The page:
M*A*S*HCast #66 – House Arrest

M*A*S*HCast –  Season 3, Episode 18: House Arrest

Special Guest Star: Dr. Anj

Air Date: February 4, 1975

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12 responses to “M*A*S*HCast #66 – House Arrest

  1. Found this on the episode’s IMDB page:

    “This episode is cited as a main reason why other cast members were resentful towards Alan Alda, since his Hawkeye character is clearly in the wrong, first for antagonizing Major Houlihan unfairly, then punching a superior officer, having Blake reluctant to file charges because he likes him, Trapper falsifying evidence and claiming Burns fell even though he witnessed the assault and treating Hawkeye to steak (something that no one else in camp gets to enjoy) and having the whole camp attend the evening’s movie in the Swamp instead of in the Mess Hall so that Hawkeye can watch the film since he cannot leave his quarters.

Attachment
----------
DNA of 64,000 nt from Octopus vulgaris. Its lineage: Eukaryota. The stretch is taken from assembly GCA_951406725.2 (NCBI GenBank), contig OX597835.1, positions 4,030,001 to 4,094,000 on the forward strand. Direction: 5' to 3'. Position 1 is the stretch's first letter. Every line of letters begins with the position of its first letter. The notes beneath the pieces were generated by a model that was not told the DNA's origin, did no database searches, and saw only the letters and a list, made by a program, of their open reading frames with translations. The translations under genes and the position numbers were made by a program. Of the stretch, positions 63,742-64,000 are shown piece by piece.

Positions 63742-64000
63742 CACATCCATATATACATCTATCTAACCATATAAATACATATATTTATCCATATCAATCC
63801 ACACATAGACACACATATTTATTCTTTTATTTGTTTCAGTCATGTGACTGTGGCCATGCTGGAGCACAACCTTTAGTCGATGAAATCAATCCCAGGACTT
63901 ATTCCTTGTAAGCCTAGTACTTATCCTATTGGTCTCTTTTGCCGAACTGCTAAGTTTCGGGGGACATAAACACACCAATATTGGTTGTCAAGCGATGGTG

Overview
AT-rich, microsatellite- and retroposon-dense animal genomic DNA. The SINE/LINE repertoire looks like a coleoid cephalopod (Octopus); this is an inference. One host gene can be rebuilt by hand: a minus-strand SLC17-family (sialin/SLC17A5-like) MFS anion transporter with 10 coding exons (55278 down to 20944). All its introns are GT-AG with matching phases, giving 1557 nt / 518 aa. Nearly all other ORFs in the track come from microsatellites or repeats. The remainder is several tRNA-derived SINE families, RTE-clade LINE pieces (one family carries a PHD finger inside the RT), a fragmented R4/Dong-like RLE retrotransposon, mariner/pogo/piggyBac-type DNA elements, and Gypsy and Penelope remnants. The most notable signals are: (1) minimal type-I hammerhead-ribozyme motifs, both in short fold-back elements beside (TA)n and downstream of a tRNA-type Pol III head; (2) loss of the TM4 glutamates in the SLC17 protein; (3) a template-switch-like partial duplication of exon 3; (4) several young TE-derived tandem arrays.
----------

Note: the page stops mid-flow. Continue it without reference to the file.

Subsequently, when Burns is under house arrest at the end of the episode, he has to eat C-rations and gets no special privileges.

    Soon after this episode was written, both McLean Stevenson and Wayne Rogers decided to leave the show, both actors citing their resentment toward the Hawkeye character.”

  2. I view the fake “rape” scene with different eyes. The part of the scene that irritates me is not the jokes made by the MASH staff but rather Colonel Reese sexually attacking Frank (you can hear him protesting as she climbs on him and falls out of camera range) and then yelling rape and trying to act as the victim when she is caught. She’s very bad at it too because while he is verbally accusing him she has to awkwardly move her clothes down to bare her shoulder. Very amateurish. It’s also so out of character that Hot Lips, who has already seen that Reese is a hound dog, immediately believes the Colonel and not Frank. She’s smarter than that.

    The jokes that Hawkeye and Trapper make outside the tent never bothered me because it appears that they both immediately realize that this is a con. In fact my favorite line in the program is Hawkeye stating “What a night. A movie and vaudeville.” He catches on instantaneously that this is a fake.